Extremely rough rough draft! Any comments appreciated!

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Anonymous User
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Extremely rough rough draft! Any comments appreciated!

Postby Anonymous User » Sun Oct 20, 2013 11:59 pm

sub 3.0 167 slight splitter 30yr non-traditional
I think it's a bit long but how many words would be maximum? A lot of schools just specify page length but I'm not sure how long is too long. Thanks!
Oh and please be realistic and harsh. I've got thick skin.

edit: because I have a low uGPA my theme was maturity and growth after college


Professionalism was not a word that I was familiar with for the first 25 years of my life. I had neither the maturity nor the responsibility that was required for me to fully comprehend the idea of the word. Throughout high school and college I was unconcerned with achieving my academic potential and so I slacked in my studies and was more involved in the social aspect of life. Initially, I thought this was because I was simply uninterested in achieving academic success but as time passed by and started my first career I came to realize that it was actually my immaturity that held me back.

My first full time job was a personal godsend in disguise. In 2008 my family was having a financial crisis and I was forced to go back home to South Korea and help out financially before I was able to graduate from college. My premature departure from school initially made me angry but ultimately I was more confused than anything else. My family had always been well off and never had to worry about basic necessities. However, as my dad’s business began to deteriorate he no longer had the ability to support our family alone and so I was forced to help out in whatever way I could.

Fortunately, my family was from a country where English, although a foreign language, was in high demand. Because of this demand English education was immensely popular and teachers were needed in all corners of the country. I applied to numerous schools and academies and eventually landed a job teaching English to elementary students and so began my first career as an ESL teacher.

To this day I am not perfectly sure why I changed; maybe it was the responsibility of getting paid for my work or maybe it was the desperate situation that my family and I were in. Either way, I grew up fast. What was once a disinterest in personal success transformed into a desire to work harder than ever. Although I was only required to work 55 hours a week I ended up voluntarily working an average of 70~80 hours a week. Whereas before “good enough” was good enough, now, “perfection” was not enough.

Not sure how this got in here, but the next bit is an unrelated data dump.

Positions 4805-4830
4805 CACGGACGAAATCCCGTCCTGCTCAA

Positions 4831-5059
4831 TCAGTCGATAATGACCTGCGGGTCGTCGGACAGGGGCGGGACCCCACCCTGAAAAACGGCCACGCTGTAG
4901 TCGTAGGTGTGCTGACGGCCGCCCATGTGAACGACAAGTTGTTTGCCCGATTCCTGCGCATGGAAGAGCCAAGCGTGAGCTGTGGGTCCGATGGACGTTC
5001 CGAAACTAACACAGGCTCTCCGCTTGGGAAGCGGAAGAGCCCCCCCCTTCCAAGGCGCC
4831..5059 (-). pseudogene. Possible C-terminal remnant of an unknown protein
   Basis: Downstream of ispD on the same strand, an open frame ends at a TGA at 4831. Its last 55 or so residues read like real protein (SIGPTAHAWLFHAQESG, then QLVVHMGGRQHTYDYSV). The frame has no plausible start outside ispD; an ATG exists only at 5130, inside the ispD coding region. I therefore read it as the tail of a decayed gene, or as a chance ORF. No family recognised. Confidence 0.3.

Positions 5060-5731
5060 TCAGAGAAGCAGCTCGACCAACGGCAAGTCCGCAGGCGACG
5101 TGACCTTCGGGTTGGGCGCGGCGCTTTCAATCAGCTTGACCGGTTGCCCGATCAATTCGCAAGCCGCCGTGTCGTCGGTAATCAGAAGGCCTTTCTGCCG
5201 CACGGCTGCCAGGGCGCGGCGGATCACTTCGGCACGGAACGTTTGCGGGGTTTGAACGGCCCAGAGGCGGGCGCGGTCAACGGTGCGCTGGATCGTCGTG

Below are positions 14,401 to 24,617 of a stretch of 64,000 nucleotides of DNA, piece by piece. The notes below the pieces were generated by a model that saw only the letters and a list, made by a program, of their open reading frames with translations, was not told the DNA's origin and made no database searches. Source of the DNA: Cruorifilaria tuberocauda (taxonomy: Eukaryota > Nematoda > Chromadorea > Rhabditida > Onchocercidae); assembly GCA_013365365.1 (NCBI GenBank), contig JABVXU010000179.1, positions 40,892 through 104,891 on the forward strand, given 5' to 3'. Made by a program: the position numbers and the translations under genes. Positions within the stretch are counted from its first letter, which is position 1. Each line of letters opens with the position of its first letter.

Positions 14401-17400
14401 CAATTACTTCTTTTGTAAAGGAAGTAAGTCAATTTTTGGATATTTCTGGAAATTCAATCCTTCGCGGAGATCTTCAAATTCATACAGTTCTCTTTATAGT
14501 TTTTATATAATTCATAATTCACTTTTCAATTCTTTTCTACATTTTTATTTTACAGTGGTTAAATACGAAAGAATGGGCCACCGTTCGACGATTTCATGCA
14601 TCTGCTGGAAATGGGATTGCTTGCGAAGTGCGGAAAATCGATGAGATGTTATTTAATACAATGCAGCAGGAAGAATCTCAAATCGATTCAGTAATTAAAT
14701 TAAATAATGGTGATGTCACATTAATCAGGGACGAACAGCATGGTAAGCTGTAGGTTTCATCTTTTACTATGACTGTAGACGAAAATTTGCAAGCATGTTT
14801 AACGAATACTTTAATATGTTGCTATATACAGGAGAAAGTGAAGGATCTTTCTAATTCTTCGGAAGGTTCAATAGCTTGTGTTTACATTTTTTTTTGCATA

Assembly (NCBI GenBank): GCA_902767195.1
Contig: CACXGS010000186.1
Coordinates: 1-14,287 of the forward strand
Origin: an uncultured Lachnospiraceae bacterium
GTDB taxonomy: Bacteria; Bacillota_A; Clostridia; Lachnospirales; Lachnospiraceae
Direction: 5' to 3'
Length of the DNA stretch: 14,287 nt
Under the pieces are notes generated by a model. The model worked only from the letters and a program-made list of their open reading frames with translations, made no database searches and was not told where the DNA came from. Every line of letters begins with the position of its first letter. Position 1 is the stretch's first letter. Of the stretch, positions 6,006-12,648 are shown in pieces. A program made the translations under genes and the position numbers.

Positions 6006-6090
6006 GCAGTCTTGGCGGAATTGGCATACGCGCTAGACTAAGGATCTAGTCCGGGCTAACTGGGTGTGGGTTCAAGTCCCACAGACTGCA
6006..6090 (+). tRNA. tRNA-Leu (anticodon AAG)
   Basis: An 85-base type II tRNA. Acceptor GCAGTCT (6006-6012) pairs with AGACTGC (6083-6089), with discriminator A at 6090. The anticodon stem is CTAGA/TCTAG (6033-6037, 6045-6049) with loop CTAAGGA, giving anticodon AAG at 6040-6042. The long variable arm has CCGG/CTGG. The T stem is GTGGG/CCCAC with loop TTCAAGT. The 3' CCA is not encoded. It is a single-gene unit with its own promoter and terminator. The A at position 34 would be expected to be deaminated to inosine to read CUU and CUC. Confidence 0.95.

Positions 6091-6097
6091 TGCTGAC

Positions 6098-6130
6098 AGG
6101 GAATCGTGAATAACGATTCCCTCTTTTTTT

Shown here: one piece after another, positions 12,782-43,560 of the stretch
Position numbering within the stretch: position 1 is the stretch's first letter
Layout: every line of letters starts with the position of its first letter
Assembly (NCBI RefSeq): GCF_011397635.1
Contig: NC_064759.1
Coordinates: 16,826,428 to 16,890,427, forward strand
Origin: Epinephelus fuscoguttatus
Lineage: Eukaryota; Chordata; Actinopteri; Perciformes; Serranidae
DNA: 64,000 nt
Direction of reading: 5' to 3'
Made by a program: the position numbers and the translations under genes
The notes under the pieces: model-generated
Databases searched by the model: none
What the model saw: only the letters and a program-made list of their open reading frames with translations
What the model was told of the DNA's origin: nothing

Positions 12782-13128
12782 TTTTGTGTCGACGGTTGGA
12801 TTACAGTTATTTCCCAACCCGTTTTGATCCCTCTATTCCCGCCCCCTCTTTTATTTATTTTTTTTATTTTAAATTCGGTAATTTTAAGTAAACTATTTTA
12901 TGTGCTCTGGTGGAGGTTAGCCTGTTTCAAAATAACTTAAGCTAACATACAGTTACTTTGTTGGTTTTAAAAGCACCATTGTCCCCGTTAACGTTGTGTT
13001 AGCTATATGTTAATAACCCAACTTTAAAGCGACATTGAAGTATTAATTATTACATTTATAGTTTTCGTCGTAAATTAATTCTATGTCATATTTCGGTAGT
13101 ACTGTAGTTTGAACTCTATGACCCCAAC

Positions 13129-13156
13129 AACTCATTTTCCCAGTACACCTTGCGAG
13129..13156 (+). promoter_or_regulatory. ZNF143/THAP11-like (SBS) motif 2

My hard work and maturity did not go unnoticed and eventually I was promoted to positions with greater responsibilities. I was given the opportunity to manage 20, 30, and eventually 40 employees and each day I was given real life lessons on what a professional is. All of this culminated into a greater desire to create something of my own and eventually I had the opportunity to start and operate my own English language school. I spent countless nights working on everything from creating curriculum to devising marketing strategies. And though my hard work and passion had made the school an initial success, I was soon on the outside looking in on the past 5 years of my life.

I was at an impasse with my business partners about the direction of the school and we spent what seemed like months arguing the future of the school. On July 11, 2011 my business partners had squeezed me out of the business and my shares had somehow been bought out. I had no idea what had happened and though I hired a lawyer to get back what was mine the situation did not change and I was left with almost no compensation for my hard work.

Although I had always had an interest in law and practicing it, this provided the motivation that caused me to want to pursue law school and become a lawyer. 5 years before I would not have had the necessary maturity and motivation to pursue an endeavor as demanding as law school but I had grown immensely within that time period and I was confident that I would succeed. However, I did not want to go in blind and figured that experience in business would be a logical first step and eventually landed at a top local consulting firm in Korea. My time in the consulting industry proved to be the second stage of my professional growth and it was also a time where I had to perfect my time management skills. Because I was an entry level hire I was required to learn various management consulting concepts through mock project proposals while working as a full time analyst on real projects. Evidently, this demanded much of my “after-hour” time and forced me to learn how to prioritize; something that law school students and lawyers must deal with on a daily basis.